OFFSEASON

Shortened schedule could doom Celtics

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Shortened schedule could doom Celtics

NEW YORK So if the NBA Players Association decides to accept the latest take-it-or-it'll-get-worse ultimatum from the NBA, we'll have a 72-game season that begins on Dec. 15.

One word for the Celtics:

Yikes!

The last thing an aging team like the Celtics wants is a shortened training camp, a frenzied free-agency period with at least seven new faces to the lineup, and a regular-season schedule that features 10 fewer games packed into a tighter time frame.

The biggest fear with this kind of schedule has to be injuries.

When you look at the Celtics' Big Four (Ray Allen, Kevin Garnett, Paul Pierce and Rajon Rondo), you have to be concerned about whether they'll be able to withstand the rigors of a compressed schedule that is sure to feature a couple of back-to-back-to-back sets of games.

The C's have to be especially careful in handling Garnett, who even at 35 years old, is one of the NBA's better big-man defenders. He's on the downside of his career -- I know, shocker -- and is more susceptible to injuries in part because of his age and the fact that he has played so many minutes throughout his career.

Look no further than the fact that he has missed at least 11 regular-season games every year he's been with the Celtics. When he was in Minnesota, KG missed no more than six contests in a given season.

But the show of injuries among the Big Four isn't just a KG production. Collectively, Boston's Big Four missed a total of 29 regular-season games this past season.

Only once (2008-09) did they combine to miss more regular-season games. And that was primarily because KG was out for 25 games and the playoffs.

Even if the C's managed to stay relatively healthy, there lies another potential issue -- chemistry.

We saw at times how challenging it was for some of the Celtics' new faces to immerse themselves with the core group. If you have a shortened training camp, little to no preseason and you're playing games in a relatively tight window of time, developing on-court chemistry won't be easy.

We saw the problems that Jeff Green had last season when he arrived to Boston in a trade with Oklahoma City.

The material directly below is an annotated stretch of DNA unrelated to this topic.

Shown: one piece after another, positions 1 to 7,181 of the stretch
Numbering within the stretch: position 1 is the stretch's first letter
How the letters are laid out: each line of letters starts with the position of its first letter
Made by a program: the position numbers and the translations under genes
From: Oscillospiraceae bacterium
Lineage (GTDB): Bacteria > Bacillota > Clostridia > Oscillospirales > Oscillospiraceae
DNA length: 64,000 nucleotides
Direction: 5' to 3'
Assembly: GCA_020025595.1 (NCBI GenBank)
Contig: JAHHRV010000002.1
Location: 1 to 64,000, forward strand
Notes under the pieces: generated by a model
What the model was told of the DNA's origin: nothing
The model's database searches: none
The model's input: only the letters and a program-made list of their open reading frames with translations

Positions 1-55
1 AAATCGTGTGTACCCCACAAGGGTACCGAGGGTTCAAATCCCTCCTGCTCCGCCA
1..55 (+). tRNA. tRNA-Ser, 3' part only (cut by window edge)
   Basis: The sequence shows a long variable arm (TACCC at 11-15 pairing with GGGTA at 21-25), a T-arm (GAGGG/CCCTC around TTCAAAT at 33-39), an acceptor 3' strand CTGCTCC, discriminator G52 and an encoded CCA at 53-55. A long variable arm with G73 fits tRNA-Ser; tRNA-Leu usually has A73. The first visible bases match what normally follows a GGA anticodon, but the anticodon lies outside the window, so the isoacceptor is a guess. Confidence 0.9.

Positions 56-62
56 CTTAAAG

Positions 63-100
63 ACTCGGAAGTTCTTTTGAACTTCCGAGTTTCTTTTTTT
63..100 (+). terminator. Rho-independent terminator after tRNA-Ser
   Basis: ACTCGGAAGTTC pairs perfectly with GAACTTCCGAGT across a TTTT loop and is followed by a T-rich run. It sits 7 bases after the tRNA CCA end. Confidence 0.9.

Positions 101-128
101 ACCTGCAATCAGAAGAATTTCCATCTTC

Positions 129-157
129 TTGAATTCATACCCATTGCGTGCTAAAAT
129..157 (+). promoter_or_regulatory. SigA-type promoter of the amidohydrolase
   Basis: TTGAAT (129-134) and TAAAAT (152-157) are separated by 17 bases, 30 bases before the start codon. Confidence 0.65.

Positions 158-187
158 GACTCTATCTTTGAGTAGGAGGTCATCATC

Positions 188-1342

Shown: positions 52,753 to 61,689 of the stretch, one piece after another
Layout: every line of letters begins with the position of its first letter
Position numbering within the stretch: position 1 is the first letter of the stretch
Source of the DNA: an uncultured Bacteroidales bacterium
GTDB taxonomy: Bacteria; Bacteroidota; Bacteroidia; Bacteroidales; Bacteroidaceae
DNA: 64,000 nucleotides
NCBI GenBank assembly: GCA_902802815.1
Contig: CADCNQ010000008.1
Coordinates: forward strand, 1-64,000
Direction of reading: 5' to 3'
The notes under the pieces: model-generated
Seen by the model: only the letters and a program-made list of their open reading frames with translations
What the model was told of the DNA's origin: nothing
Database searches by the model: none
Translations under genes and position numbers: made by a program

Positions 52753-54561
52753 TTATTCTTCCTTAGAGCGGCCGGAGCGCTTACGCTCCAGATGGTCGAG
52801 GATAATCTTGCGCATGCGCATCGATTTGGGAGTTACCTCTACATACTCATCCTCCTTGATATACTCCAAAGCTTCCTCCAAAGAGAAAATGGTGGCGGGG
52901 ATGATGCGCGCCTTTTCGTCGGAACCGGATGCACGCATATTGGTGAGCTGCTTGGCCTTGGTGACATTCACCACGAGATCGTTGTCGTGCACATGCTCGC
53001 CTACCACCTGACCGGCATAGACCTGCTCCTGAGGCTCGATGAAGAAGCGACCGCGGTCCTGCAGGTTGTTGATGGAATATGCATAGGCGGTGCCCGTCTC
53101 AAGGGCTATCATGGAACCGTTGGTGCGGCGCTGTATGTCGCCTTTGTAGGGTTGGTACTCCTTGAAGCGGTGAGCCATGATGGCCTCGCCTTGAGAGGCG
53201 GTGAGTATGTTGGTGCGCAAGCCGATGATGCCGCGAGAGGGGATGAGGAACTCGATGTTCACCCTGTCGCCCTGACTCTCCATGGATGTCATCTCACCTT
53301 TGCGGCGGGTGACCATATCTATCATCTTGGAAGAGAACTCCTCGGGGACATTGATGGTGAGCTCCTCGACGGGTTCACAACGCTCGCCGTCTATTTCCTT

We saw the struggles Von Wafer had . . . and Nenad Krstic . . . and Nate Robinson. You get the picture.

And making matters even tougher for the Celtics is that even when they map out the areas in need of improvement, there won't be much time to work on those aspects of play because there won't be a lot of practice time.

Execution, along with chemistry, will have to be honed, literally, on the fly as the season progresses.

But who knows, Danny Ainge could hit the free agency jackpot and land all of his primary targets. The gelling process could happen very quickly. If that happend, the C's could once again one of the last teams standing in the NBA.

As KG reminds us, "Anything's possible!"

OFFSEASON

Kevin Durant solidifying invitations for free agent meetings, including Celtics

Kevin Durant solidifying invitations for free agent meetings, including Celtics

The wheels of the Kevin Durant free agent train have been set in motion.

"Durant’s representatives at Roc Nation are working to solidify invitations" for meetings with a list of six teams, which includes the Boston Celtics, according to The Vertical's Adrian Wojnarowski. The other teams listed are the Warriors, Clippers, Heat, Spurs and Thunder. The Nuggets, Knicks, Lakers, Rockets, and Wizards could "could still find audiences with him," but they are considered outsiders.

Wojnarowski says the Thunder remain the frontrunners, but "the Warriors have Durant's attention."

If Durant chooses the Warriors, it could happen very quickly. Warriors restricted free agent Harrison Barnes could sign an offer sheet for a contract on July 1, which would mean the Warriors would have only have three days to match the deal. They'd likely need a decision from Durant before then, or they'd risk losing one of their valuable pieces without being able to fill his role.

Durant plans on making his decision before July 9 anyway, according to Wojnarowski, because that's when he's leaving for a publicity tour in the Far East.

The fact the Celtics are even on Durant's primary list shouldn't come as a surprise considering his actions after his game in Boston against the Celtics earlier this year. They do have tough competition though. Both the Warriors and Heat have the cap space to absorb Durant's likely max contract worth about $26.4 million, and the Spurs can easily create the space if necessary.

The Clippers are interesting though, because they'd have to deal one of their stars (Chris Paul, DeAndre Jordan, or Blake Griffin) to free the cap space to sign Durant. If he does choose the Clippers, maybe Danny Ainge could help Doc Rivers swing a deal. How about something involving Blake Griffin and Jae Crowder?

But the Celtics have an edge. They're the only team listed that can sign two max contract free agents. If Durant wants to play with his buddy Al Horford, or anyone else for that matter, the Celtics can make it happen. How about a 2007 draft class reunion with Durant, Horford, and Jared Dudley? It's an odd trio, but Dudley has already expressed interest in joining the Celtics.

No matter what happens though, the Celtics are in the race. Fans might be disappointed after Thursday night, but we're just getting started, folks.

Kevin O’Connor can be followed on Twitter: @KevinOConnorNBA